Bellightra passed through the shadows between the worlds faster than she’d ever moved before. It was easier when you imagined you were falling. The void beyond creation exerted a pull on all things and if you didn’t mind the chance of falling into an endless abyss, you could use that to move into the deeper realms faster than any mortal could travel on their own.
“Are we going to make it on time?” Lelandra asked.
They were falling so fast that Bel could see her wife’s face clearly. Neither of them could keep a cloak of invisibility held to themselves with the buffeting of a thousand world veils shredding before them.
“I have no idea!” Silian said, his voice a shared presence in their ears. “Isn’t it exciting?”
“Exciting. Yes. I hate excitement,” Lelandra said.
Below them pale stars, visible to their eyes alone, faded out as the Shadowfolk trio plunged in freefall through the skies, each cloud the last barrier of another world they were leaving behind.
“That’s a good thing,” Silian said. “I was afraid all of my children would turn out like me.”
“We thought you were basically a god,” Bellightra said.
“Nope. Not a god. Not a saint. Not even a hero really,” Silian said. “All I was, all I am I guess, is someone who was lucky enough to be caught exactly where he didn’t want to be, and faced with a choice he couldn’t accept.”
“That sounds like the opposite of lucky,” Lelandra said, bracing for their next cloud passage.
“At the time I agreed with you. Did you know I invented a thousand and one new blasphemous curses thanks to the spot the gods put me in? A thousand and one! I mean after the first few hundred it was basically a matter of pride to see how many I could come up with, but still you don’t spend that kind of time on something unless you’re really motivated.”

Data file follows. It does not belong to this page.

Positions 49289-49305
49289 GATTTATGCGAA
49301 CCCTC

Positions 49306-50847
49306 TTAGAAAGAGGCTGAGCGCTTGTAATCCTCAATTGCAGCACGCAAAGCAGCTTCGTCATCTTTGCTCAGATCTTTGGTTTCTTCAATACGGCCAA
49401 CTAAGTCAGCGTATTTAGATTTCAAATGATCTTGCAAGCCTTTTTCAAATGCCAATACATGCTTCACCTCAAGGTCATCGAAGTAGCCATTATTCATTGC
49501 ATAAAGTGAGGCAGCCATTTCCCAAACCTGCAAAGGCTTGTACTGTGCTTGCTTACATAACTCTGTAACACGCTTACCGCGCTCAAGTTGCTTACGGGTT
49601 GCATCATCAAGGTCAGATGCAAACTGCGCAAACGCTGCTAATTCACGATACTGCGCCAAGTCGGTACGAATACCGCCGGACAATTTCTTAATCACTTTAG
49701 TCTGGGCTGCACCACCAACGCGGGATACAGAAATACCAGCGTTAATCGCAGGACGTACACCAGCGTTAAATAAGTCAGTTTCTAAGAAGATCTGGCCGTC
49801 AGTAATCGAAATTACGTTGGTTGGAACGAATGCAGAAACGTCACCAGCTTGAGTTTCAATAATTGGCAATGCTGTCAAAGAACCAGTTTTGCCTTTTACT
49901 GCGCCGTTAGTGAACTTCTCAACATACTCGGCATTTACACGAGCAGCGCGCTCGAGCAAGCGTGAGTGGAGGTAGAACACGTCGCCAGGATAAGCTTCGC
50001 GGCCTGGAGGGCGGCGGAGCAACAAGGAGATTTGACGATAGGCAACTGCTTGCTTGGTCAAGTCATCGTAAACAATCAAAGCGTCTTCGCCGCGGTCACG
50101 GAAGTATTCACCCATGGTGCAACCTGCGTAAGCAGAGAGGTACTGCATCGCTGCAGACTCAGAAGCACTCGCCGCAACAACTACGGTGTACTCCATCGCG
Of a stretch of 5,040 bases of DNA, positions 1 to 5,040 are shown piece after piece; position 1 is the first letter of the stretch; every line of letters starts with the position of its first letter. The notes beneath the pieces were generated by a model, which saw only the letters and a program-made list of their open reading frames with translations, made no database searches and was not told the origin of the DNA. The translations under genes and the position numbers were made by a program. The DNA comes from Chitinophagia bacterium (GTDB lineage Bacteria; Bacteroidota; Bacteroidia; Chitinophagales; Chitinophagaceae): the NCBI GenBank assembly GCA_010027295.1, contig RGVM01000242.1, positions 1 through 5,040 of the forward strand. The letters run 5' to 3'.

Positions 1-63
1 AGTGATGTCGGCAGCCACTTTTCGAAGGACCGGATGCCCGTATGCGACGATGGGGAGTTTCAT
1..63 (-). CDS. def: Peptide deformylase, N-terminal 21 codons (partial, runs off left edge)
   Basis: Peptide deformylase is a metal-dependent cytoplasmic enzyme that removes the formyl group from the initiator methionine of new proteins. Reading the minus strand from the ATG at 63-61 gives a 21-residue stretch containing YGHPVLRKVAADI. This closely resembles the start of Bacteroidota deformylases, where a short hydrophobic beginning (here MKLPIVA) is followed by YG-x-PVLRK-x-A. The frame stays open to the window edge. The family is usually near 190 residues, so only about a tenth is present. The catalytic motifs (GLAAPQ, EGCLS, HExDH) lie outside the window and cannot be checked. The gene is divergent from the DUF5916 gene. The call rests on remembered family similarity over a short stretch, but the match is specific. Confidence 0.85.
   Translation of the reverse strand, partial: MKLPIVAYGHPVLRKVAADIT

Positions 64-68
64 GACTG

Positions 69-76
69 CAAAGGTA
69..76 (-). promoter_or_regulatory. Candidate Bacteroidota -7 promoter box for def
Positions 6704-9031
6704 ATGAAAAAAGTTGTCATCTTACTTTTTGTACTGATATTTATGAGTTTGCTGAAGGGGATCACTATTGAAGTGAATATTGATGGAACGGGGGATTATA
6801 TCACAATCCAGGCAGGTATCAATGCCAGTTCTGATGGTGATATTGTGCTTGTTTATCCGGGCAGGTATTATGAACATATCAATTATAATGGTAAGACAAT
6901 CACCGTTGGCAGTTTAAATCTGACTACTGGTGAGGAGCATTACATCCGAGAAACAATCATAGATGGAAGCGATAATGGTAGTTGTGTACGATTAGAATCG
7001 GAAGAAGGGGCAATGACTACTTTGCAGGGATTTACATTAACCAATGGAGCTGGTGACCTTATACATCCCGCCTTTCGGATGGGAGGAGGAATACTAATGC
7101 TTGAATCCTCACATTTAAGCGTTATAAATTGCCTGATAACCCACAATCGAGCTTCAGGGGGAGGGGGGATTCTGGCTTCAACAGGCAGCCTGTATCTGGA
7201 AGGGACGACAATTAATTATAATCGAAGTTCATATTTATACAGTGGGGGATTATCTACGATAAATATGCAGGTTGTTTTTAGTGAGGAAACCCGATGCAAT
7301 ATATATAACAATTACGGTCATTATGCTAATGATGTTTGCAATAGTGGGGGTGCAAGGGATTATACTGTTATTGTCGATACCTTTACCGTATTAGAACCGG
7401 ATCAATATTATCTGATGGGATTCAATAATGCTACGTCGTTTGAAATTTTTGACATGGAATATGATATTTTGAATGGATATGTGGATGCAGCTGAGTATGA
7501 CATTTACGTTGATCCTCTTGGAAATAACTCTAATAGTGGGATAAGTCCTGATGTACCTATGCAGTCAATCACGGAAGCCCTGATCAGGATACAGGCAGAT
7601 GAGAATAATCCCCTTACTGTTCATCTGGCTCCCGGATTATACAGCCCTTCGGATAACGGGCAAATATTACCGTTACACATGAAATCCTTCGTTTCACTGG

“Well, they were going to kill us all, weren’t they?” Bellightra asked. “Extinction seems like a great motivator.”
“Hence this suicidal idea,” Lelandra said. “Even like this I don’t know that we’re going to make it in time.”
“We’re traveling as fast as I’ve ever managed, and that’s saying something,” Silian said. “You messengers were well chosen.”
“We can go faster,” Bellightra said.
“What? How?” Silian asked.
It was odd to hear a mystically omnipresent voice sound confused, but then it had been an odd day for Bellightra and Lelandra.
Everyone had heard of the incursion into one of their home realms. It didn’t take messengers to spread that news – gossip was always traveled faster than the official news carriers could compete with.
Bellightra and Lelandra were supposed to be enjoying a day off, one of the too-infrequent ones where their schedules aligned and allowed them a full day together. They were just laying out the ingredients for a day’s cooking when the news of the incursion reached them. Lelandra wanted to investigate but Bellightra had talked her out of it. They didn’t have that many occassions when they could prepare and enjoy home cooked food by themselves and they each loved to surprise the other with the new dishes they’d discovered in their travels.